Leading at the Edge Part 2:

What a hostage negotiator knows about Change, and how Leaders can use it

George Kohlrieser is a psychologist, management lecturer and former hostage negotiator. In an earlier post on his work, I reflected on the importance of loss during times of change. In this article, I look at his views on Leaders and change.

People do not naturally resist change; they resist the pain of change and the fear of the unknown.

When Kohrieser said this, my first reaction to this was disbelief. People do naturally resist change, I thought, basing it on my experience in large corporate companies. Last year I was part of a forced change program across different functions and markets. I had seen how people reacted to this – and it seemed liked resistance to me. Likewise in many other companies I had worked for.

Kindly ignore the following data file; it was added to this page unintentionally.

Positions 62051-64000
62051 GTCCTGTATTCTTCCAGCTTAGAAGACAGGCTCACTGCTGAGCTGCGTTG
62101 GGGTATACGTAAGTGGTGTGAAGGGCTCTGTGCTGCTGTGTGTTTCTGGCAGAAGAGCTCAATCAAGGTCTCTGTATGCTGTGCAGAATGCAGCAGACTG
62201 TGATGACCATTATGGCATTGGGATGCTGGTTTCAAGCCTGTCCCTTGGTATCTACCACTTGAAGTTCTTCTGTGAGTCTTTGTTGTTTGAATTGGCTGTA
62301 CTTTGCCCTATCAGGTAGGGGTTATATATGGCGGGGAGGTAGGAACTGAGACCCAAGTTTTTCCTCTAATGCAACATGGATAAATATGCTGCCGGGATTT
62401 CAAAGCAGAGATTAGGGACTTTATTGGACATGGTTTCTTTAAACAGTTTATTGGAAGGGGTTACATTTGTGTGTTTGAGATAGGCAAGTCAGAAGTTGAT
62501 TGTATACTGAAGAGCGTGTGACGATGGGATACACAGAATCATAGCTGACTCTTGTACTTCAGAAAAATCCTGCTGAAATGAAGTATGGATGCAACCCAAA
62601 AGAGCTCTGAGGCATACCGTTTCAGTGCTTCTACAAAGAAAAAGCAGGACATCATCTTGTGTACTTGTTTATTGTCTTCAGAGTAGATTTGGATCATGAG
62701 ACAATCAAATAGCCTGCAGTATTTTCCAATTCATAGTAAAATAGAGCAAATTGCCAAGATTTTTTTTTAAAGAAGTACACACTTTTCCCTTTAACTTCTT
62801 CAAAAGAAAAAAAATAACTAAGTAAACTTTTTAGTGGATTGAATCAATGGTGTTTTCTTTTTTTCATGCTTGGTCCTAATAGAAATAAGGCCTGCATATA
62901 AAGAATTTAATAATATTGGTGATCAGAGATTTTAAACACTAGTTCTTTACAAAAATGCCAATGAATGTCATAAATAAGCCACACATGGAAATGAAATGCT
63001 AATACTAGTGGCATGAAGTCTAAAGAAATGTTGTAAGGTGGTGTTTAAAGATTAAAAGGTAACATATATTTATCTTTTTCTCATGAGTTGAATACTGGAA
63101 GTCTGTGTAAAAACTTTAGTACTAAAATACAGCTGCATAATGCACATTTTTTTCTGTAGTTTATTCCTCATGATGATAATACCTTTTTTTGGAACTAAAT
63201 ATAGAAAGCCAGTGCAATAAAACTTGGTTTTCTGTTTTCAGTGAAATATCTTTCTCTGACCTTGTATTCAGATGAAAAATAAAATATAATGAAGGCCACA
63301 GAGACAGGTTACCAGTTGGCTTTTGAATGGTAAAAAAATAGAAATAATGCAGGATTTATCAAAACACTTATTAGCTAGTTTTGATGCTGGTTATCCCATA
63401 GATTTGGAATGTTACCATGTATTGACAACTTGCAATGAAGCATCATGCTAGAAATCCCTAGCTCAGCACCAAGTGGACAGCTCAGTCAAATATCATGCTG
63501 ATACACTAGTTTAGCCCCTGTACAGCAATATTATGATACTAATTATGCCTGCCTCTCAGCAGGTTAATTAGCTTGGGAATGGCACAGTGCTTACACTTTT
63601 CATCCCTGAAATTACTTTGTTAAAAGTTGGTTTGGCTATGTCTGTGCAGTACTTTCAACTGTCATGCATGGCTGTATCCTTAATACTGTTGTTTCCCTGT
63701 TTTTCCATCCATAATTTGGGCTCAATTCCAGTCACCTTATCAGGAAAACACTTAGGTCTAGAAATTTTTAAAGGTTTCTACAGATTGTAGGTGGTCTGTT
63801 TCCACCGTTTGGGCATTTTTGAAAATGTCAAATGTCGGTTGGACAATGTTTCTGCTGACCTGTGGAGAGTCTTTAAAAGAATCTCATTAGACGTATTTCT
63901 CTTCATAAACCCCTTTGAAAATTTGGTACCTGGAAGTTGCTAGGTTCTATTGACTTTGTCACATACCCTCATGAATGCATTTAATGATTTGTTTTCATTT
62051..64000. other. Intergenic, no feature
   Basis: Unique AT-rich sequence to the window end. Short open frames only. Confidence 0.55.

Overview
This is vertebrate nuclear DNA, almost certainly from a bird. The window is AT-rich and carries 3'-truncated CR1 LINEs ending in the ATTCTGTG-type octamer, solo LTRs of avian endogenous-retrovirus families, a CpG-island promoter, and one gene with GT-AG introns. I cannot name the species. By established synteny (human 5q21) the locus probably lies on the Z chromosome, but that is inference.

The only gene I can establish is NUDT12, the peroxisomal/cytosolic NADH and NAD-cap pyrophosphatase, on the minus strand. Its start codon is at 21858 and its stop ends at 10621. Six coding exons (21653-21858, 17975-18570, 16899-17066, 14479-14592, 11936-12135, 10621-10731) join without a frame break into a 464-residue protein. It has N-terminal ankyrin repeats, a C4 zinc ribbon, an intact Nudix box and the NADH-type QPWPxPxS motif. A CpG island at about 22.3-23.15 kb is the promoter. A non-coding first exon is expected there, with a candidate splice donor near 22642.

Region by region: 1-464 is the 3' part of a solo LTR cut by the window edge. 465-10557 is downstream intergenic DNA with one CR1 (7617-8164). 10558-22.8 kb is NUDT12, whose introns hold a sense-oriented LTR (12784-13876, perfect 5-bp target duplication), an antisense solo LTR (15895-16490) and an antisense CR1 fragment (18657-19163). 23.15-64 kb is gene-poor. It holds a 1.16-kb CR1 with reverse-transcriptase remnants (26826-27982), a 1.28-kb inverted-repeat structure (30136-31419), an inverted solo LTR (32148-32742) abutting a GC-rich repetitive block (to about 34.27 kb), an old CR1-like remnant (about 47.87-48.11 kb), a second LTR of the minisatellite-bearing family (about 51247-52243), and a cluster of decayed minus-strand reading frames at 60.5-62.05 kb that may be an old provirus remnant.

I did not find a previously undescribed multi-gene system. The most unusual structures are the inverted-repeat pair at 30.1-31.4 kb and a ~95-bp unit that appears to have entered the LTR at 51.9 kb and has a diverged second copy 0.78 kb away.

Any change can be perceived as a threat, and be perceived as a threat, no matter what the upside or benefit. When we feel threatened, we resist. The underlying driver of the resistance can be fear of the unknown. What looks like fear of change, can in fact be fear of what might happen in the future. This uncertainty and fear of the unknown can loom large in people’s thoughts, clouding out their ability to imagine other options and futures.

While these scenarios may be perceived or even imagined, that doesn’t mean it has less impact on people. “Perception is a slice of reality”, as Kohlrieser says. Whatever you’re perceiving is a part of your reality. And if your perceived reality makes you afraid, you’ll resist whatever is driving it.